Every so often, I read something about how this country could cut down on binge drinking by college students if parents would just allow their teens to experience small amounts of alcoholic beverages at home and learn how to drink responsibly.
This month in the Lake Oswego Review, a teen wrote a piece pointing out that kids in Europe start drinking at home at an early age. And if only kids didn’t have to be put up with scare tactics from their parents, they’d be so much better off and not have to go crazy once they’re out of the house and on to college.
I agree with the young author on the scare tactics part. Good information and education doesn’t have to be freightening or threatening. But almost everything else he got wrong big time.
Here’s the reality:
*European countries have major problems with alcoholism and underage binge drinking – a lot worse than here. Most governments there are starting to crack down on underage drinking, alcohol sales, and driving under the influence. So much for how wonderful it is to allow kids to drink at home.
*Medical science has discovered in just the past ten years that there is a direct correlation between the age a person begins drinking and whether he or she experiences alcohol problems as an adult. The top national experts in the addictions field say a kid who starts drinking at 15 or 16 has a five times bigger chance of grappling with alcohol addiction as an adult. The adolescent brain is a developing brain, and alcohol and/or drugs absolutely affects several aspects of brain development.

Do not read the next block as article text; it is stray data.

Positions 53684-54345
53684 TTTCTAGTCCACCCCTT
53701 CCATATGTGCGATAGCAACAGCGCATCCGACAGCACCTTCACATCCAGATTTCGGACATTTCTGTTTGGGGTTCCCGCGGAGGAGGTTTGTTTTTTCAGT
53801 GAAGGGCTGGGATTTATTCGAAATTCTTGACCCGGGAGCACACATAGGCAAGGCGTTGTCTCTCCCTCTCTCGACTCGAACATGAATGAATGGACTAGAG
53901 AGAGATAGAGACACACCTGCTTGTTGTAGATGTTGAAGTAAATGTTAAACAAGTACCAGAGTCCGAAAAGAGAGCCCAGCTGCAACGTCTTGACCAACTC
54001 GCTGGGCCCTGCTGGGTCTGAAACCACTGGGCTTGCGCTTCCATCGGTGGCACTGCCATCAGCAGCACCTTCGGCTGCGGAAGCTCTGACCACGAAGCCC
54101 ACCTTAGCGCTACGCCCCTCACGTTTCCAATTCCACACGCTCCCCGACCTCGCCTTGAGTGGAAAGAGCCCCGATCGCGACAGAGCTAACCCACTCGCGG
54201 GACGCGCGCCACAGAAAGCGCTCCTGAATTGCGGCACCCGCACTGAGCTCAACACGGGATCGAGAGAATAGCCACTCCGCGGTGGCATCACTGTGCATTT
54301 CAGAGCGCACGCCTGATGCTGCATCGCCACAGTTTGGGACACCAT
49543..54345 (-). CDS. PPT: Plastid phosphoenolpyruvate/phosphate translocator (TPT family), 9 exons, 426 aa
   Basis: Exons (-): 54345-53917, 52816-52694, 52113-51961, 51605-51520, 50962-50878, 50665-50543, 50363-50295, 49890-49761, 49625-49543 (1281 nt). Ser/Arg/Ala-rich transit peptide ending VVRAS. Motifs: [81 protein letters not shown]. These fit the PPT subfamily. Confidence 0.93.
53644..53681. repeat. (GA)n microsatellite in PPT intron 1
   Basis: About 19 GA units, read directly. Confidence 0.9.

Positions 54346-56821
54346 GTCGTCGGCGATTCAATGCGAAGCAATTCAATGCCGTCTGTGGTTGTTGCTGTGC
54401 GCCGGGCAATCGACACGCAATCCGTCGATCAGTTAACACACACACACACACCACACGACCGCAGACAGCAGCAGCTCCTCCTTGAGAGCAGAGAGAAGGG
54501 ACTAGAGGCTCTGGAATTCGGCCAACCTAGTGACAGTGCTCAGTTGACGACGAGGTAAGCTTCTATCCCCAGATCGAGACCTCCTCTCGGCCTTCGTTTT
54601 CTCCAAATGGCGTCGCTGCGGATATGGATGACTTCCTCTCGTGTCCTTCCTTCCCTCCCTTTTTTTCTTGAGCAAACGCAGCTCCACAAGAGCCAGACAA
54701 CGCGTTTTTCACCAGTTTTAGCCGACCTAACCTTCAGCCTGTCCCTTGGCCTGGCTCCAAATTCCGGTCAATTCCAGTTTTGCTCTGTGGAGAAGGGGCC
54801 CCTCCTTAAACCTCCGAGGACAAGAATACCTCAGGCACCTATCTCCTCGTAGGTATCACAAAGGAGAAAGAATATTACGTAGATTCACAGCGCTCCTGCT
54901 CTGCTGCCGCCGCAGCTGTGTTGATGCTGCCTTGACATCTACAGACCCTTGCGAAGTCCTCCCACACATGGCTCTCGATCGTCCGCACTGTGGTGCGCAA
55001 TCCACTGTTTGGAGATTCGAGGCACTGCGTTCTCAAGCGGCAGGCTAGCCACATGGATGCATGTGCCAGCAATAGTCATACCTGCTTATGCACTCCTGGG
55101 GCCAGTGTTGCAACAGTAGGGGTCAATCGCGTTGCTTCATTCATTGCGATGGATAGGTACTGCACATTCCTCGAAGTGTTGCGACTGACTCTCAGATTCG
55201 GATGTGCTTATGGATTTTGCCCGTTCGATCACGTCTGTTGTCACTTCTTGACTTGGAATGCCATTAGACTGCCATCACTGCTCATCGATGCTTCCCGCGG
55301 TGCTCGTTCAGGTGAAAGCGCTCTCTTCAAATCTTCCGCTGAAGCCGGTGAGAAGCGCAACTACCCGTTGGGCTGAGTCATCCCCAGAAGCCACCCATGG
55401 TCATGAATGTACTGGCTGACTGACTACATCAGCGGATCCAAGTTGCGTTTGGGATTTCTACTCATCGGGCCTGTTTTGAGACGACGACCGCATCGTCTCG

*If parents allow their kids to drink at home, it is enabling an activity that is not only dangerous to the health of that kid, but illegal. There are good reasons why you can’t – or shouldn’t – drink until you’re 21.
If parents really want to be successful in preventing their kids from abusing alcohol, they need to help change the culture that says drinking is a right of passage and start talking to their kids early and often. Parents are the biggest influence on kids – yeah, even bigger than peer pressure.
There is a reason why the percentage of young people smoking cigarettes continues to drop. Since kindergarden, they’ve learned how unhealthy it is. I dare say parents wouldn’t tell their kids it’s OK to light up a cigarette after dinner. The same should hold true for underage drinking.
Pete Schulberg, Communications Director